Last Updated: Tue Nov 02, 2010 20:37 pm (KSA) 17:37 pm (GMT)

Illegal nuclear trading

Faisal al-Rfouh

The increasing number of cases of illegal nuclear material possession or related incidents is worrisome for the international peace and security.

According to the 2008 annual report of the International Atomic Energy Agency (IAEA), released in the second week of August this year, the IAEA received reports about 15 cases of clandestine nuclear possession or related incidents and 16 cases involving theft or loss of sensitive substances.

 Cautioning against alarmism based on the figures, Richard Hoskins, head of the IAEA’s Nuclear Safety and Security Department, said in early November 2007 that the figures were evidence of a major problem, but not necessarily one that could get worse quickly 

According to the IAEA report, these incidents are part of 119 events from 2008 that were added to the IAEA’s Illicit Trafficking Database, which has recorded 1,562 nuclear trafficking incidents from 1993 till the end of 2008.
These incidents vary from illicit disposal efforts to discoveries of “orphan” nuclear material of unknown provenance.

Cautioning against alarmism based on the figures, Richard Hoskins, head of the IAEA’s Nuclear Safety and Security Department, said in early November 2007 that the figures were evidence of a major problem, but not necessarily one that could get worse quickly.

While conceding that the absolute number of incidents might increase, Hoskins said that “other factors are at work in driving up the numbers reported to the database.”

It was the dissolution of the former Soviet Union, about 17 years ago, which triggered concern that fissile materials and even complete nuclear weapons would escape from poorly secured stockpiles and end up in dangerous hands. However, the shape of the nuclear leakage threat remains ill defined and somewhat hypothetical till now.

 According to data by the London-based International Institute of Strategic Studies, published in early 2007, total seizures of Highly Enriched Uranium (HEU), in uranium-235 equivalent and plutonium respectively, in the period 1992 to 2006 amounted to about 9.4 kilogram's and a little less than half a kilogram not enough for a bomb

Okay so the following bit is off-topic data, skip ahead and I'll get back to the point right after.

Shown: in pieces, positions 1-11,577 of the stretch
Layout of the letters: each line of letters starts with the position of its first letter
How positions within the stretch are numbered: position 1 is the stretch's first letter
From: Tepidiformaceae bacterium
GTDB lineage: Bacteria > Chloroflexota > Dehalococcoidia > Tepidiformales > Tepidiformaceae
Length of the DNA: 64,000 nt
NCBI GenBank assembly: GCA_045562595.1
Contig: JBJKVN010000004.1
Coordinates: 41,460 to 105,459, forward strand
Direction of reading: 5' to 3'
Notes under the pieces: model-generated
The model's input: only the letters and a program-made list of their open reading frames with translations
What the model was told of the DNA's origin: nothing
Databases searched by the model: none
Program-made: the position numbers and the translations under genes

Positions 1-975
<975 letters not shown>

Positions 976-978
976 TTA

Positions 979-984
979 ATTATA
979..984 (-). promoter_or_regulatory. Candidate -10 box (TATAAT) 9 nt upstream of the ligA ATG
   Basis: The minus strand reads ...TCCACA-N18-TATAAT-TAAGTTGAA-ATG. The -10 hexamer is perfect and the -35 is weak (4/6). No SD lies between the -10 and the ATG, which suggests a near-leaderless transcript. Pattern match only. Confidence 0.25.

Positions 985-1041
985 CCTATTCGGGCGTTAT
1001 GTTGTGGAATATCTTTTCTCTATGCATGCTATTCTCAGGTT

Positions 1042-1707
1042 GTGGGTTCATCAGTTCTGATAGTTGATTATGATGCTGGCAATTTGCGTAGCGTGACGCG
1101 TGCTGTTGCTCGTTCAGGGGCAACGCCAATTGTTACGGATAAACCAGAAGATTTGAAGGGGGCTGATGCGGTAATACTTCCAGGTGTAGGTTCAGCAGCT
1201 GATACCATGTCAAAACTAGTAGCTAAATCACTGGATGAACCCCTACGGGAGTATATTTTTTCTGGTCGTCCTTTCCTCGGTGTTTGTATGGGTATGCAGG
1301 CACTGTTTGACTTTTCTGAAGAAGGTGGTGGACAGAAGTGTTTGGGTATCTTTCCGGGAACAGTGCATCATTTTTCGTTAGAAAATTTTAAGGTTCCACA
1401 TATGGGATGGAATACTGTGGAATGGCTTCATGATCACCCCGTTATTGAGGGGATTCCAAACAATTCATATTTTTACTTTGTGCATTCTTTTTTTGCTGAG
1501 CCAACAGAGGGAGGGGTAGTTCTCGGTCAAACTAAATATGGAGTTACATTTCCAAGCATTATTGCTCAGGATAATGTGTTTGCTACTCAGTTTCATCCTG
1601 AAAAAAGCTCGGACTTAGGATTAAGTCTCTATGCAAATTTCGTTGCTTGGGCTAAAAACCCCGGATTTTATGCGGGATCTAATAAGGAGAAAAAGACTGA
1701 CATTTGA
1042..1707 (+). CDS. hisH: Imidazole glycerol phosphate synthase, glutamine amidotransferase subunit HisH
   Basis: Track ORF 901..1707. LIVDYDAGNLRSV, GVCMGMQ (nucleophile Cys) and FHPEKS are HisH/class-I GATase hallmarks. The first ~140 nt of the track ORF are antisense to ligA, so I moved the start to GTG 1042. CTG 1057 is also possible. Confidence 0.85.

Rens Lee, in an article published in the summer 2008 issue of Orbis, reported that though a black market in nuclear and radiological materials had emerged as a consequence of the Soviet collapse, little material of direct military significance and no nuclear warheads surfaced on the international smuggling channels.

According to data by the London-based International Institute of Strategic Studies, published in early 2007, total seizures of Highly Enriched Uranium (HEU), in uranium-235 equivalent and plutonium respectively, in the period 1992 to 2006 amounted to about 9.4 kilogram's and a little less than half a kilogram not enough for a bomb.

According to the IAEA 2008 report, the agency conducted 21 advisory missions during 2008 that generated sets of proposals for states to improve the security of nuclear materials and related infrastructure, establish nuclear regulatory systems and counter nuclear smuggling, and prepare for nuclear or radiological attacks.

 Cautioning that “malicious” acts involving nuclear or other radioactive material are a continuing worldwide threat, the IAEA report lays emphasis on “the need for further improvement of measures to control and secure nuclear and other radioactive material, and of capabilities to detect illicit nuclear trafficking and other unauthorized acts involving such material 

The safeguards activities were carried out by the IAEA in 163 nations in 2008, intended to ensure the states are not diverting material for illicit purposes, producing undeclared nuclear material or conducting secret nuclear operations.

Cautioning that “malicious” acts involving nuclear or other radioactive material are a continuing worldwide threat, the IAEA report lays emphasis on “the need for further improvement of measures to control and secure nuclear and other radioactive material, and of capabilities to detect illicit nuclear trafficking and other unauthorized acts involving such material.”





*Published in Jordan's THE JORDAN TIMES on Septe.ber 2, 2009. Faisal al-Rfouh is the former minister of culture, a professor and the chairman of the Political Science Department, University of Jordan. He is also the president of the Orient Center for Studies and Cultural Dialogue.

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